By the end of Kerry’s tenure, the two major religion offices—led by Saperstein and Shaun Casey, a seminary professor—had more than 50 staffers between them, Saperstein said. The International Religious Freedom office saw its budget double, he said, and he took part in regular meetings among senior staff and “the specials,” as he put it—envoys and ambassadors with a topical area of focus.
The 2016 legislation was not so much about overhauling the position, Saperstein said, as solidifying it. “What the people on the Hill … wanted was to somehow institutionalize it, so that it wouldn’t be lost in future administrations who might not have the same commitment or see the same need for this,” Saperstein said. “It wasn’t a functional change at all.” Farr, the Georgetown professor, sees the ambassador’s newly elevated role as an important symbol, as well. “While the new status will not convey a magic wand,” he wrote in an email, “it will signal to foreign governments, the global victims of persecution, and the American diplomatic corps that, for the first time, an American administration is treating the head of [international religious-freedom] policy as a senior diplomatic official.”
What stands to change most under the Trump administration is the State Department’s orientation toward one religion in particular: Islam. “One of the greatest threats today to religious freedom around the world for all groups is Islamic extremism,” said Shea. “It should be at the heart of our policy, and [we should be] looking at the national-security implications of this.” Pence echoed this in his Thursday speech.
Saperstein sees this single-minded focus on Islam and religious persecution as a major shift. “Preferencing religious persecution over ethnic persecution or racial persecution is a change in our policy that I don’t think represents our values or our interests,” he told me. He also sees potential danger in the rhetoric around Islamic extremism. “To the extent that you write off an entire religion like Islam and everyone connected with it,” he said, “it undercuts the ability to achieve the very goals that such rhetoric is hoping to achieve.” Lantos Swett also worried that a focus on global religious freedom might “run into a certain tension” with advocacy for LGBT rights around the world.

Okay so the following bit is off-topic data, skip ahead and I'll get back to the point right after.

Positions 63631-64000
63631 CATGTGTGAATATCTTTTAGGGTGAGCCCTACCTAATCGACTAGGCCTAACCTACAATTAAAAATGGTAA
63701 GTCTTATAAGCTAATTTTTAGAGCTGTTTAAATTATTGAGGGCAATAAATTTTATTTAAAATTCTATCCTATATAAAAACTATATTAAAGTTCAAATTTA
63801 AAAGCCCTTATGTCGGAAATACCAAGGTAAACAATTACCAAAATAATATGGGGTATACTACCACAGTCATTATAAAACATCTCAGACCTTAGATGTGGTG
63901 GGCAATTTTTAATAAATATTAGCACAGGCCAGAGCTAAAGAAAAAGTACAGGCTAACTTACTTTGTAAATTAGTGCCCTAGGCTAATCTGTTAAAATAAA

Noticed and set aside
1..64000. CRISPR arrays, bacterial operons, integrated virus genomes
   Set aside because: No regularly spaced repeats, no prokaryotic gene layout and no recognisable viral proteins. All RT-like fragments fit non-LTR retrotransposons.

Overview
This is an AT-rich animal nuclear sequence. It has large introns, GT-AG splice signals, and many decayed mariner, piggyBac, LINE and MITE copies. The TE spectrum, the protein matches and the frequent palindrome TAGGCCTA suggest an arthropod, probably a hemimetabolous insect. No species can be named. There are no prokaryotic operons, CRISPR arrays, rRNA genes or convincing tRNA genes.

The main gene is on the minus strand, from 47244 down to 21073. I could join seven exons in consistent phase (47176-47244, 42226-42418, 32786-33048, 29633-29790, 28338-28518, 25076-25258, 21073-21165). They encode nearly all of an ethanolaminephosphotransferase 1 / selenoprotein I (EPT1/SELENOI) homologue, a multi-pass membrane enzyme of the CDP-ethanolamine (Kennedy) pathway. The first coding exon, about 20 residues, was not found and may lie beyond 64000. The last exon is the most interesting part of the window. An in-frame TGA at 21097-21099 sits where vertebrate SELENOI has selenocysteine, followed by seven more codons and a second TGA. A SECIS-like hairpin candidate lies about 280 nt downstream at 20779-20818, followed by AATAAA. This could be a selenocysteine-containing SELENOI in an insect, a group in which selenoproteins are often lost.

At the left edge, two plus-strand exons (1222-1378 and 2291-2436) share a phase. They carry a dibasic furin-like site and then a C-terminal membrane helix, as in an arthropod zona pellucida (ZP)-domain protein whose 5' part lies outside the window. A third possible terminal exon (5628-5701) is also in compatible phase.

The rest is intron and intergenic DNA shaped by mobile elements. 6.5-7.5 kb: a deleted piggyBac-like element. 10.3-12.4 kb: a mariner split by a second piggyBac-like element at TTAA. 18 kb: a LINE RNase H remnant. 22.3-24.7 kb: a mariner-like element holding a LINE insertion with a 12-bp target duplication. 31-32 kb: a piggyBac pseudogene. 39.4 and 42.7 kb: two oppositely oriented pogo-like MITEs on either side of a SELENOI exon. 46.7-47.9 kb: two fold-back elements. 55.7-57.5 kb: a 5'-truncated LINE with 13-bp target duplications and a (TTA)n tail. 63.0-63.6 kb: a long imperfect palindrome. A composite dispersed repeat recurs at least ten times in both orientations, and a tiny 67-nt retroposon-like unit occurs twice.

It’s not clear what will happen at State, especially when it comes to the faith-outreach office Kerry created. As with any plum diplomatic position—especially one that’s recently been elevated by Congress—there has been some jostling in Washington over who will get the ambassador role. Early rumors suggested Ken Starr, the former U.S. solicitor general who carried out the Monica Lewinsky investigation under President Bill Clinton, might be in the running. But several people who work on these issues told me they were concerned about how his confirmation process might go, due to his highly politicized and controversial career. The latest rumor, shared with me by roughly half a dozen policymakers, is that Kansas Governor Sam Brownback will get the post. The White House did not respond to a request for confirmation.
Whoever gets the job, he or she will help determine whether the administration can actually carry out its big promises on religious freedom. And the timing is urgent: Shea said she’s heard from religious leaders in the Middle East who are running out of food and medicine for fleeing populations. “Right now, the infrastructure is not there to turn [Trump’s] principles into action,” she said. “By the time that gets settled … these Christian communities and Yazidis will disappear.”